He does everything he can to make a way through, and then he surrenders to sleep—alone in the darkness, not knowing if he will live to see another sunset.
But he is not alone. There in the place when he can no longer deny his shady past or escape its consequences, there in the moment when guilt, regret, and fear fill his heart, God the Deliver shows up again—because God sets the bar high. What God wants for Jacob and for us is so much more than mere survival, so much more than good behavior. God wants us to know peace and reconciliation, healing and wholeness, forgiveness and mercy, even joy.
Oh, we don’t really know who Jacob’s wrestler is—and that is as it should be. Because we’re all wrestling with something or someone—aren’t we?
You name it: disappointment, shame, difficult relationships, fear, loneliness, depression, pain, aging, illness, finances, guilt for the things we shouldn’t have done, regret over the things we should have done, the reality that we will die.
Like Jacob, we try not to dwell on such things. Like Jacob, we actually try to ignore them most of the time. We make ourselves busy; we self-medicate; we try our best to control what we can. And in the fleeting moments when we step out of our Facebook lives and admit how we’re really feeling, we’re not sure when to hang on and when to let go, when to keep praying for our heart’s desire and when to trust that God knows, when to struggle with all our might and when to give up.
Our deepest hearts are so tender, our broken lives so precious to the One who made us. And yet we tend to set the bar far too low.
Because there is blessing even in the struggle, healing even in the brokenness, hope in the wrestling with what is hurtful and scary, disappointing and unknown.
Consider Jacob, injured and hurting, looking the wrestler in the face and saying, “I will not let you go, until you bless me. I will not settle for this; I believe God can make something good of it.”
Imagine: What if we said the same thing to our struggles, our challenges, our fears?
Imagine looking our illness or aging, our loneliness or sadness square in the face and saying, “I don’t like you. I know you’re changing me; you might even want to defeat me. But I will not let you. I will not let you go until you heal my deepest wounds and transform my greatest fears.”
What if we took another look at a difficult relationship, a situation we feel we can’t change, a challenge we cannot seem to overcome, and said, “God, I really don’t like this but I believe you’re in it somewhere. I’m sick of it and I just want to walk away from it, but I’m going to live as if you can bring some good out of it.”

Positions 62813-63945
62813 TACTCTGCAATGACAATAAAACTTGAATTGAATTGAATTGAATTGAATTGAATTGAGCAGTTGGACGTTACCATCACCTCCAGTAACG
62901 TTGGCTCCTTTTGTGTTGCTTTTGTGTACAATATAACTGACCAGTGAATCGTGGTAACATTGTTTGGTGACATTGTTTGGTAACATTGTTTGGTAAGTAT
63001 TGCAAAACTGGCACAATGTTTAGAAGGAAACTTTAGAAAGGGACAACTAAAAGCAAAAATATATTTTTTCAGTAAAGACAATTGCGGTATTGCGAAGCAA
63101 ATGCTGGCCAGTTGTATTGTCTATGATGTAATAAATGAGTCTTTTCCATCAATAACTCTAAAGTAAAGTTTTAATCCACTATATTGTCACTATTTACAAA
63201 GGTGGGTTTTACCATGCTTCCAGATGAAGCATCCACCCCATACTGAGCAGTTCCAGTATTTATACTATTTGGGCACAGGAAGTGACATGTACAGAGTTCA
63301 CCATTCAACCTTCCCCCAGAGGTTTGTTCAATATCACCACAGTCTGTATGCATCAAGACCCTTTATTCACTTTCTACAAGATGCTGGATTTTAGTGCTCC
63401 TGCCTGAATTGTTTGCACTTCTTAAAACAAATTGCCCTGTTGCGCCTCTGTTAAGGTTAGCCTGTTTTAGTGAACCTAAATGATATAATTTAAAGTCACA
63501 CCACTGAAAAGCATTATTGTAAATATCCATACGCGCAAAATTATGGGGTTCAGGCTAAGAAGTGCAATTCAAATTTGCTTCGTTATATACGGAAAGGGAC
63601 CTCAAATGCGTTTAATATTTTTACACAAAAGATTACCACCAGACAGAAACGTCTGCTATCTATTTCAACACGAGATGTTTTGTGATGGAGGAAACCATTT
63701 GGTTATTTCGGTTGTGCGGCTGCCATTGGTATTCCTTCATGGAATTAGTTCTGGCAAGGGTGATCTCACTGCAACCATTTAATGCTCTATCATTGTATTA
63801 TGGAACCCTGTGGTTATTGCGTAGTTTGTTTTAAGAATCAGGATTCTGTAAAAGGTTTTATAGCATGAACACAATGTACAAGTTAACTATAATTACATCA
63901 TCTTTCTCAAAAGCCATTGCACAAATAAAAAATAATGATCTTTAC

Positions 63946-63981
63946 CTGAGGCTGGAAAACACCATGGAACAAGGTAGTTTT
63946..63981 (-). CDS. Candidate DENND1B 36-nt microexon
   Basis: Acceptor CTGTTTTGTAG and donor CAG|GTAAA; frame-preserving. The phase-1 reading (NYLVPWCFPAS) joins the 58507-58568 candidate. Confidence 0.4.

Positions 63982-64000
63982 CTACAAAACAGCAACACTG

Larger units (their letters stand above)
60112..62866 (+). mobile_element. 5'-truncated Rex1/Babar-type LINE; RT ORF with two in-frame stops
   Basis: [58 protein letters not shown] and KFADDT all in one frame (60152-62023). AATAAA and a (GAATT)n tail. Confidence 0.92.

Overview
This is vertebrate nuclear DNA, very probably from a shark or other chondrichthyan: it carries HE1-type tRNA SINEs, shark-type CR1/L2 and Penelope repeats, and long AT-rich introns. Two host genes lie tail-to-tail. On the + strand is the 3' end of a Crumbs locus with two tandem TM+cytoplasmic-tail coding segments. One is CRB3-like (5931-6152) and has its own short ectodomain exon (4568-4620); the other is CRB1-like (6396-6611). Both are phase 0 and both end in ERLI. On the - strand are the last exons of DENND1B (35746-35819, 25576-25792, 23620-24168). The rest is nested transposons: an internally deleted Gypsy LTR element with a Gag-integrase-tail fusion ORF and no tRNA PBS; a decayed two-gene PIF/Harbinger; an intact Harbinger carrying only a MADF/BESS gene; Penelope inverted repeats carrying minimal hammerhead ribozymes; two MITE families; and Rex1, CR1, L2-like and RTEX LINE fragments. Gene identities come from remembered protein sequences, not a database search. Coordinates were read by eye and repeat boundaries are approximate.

What if we faced into what is difficult instead of trying to deny, ignore, or repress it? What if we believed that our struggle, our darkness, our pain contains a blessing God wants us to have? What new places might be opened in our hearts? What new things might we see? What new hope might we feel? What blessing would we discover?
We, like Jacob, might find ourselves limping but looking into the very face of God—not in our dreams, but in the eyes of the one we’ve been running from, in the arms of an enemy who forgave us long ago, in the tears of recognition and acceptance.
Jan Richardson says Jacob’s blessing requires us “to want it, to ask for it, to place [ourselves] in its path.”
“It [will demand] that you stand to meet it when it arrives,that you stretch yourself in ways you didn’t know you could move, that you agree to not give up. So when this blessing comes, borne in the hands of the difficult angel who has chosen you, do not let go. Give yourself into its grip. It will wound you, but I tell you there will come a day when what felt to you like limping was something more like dancing as you moved into the cadence of your new and blessed name.” 2
This is the blessing God wants for us. May we not let go until we get it.
1 Read the story yourself in Genesis 27 and 28.
2 See Jan Richardson’s full blessing here: http://paintedprayerbook.com/2017/08/02/the-wrestling-is-where-the-blessing-begins/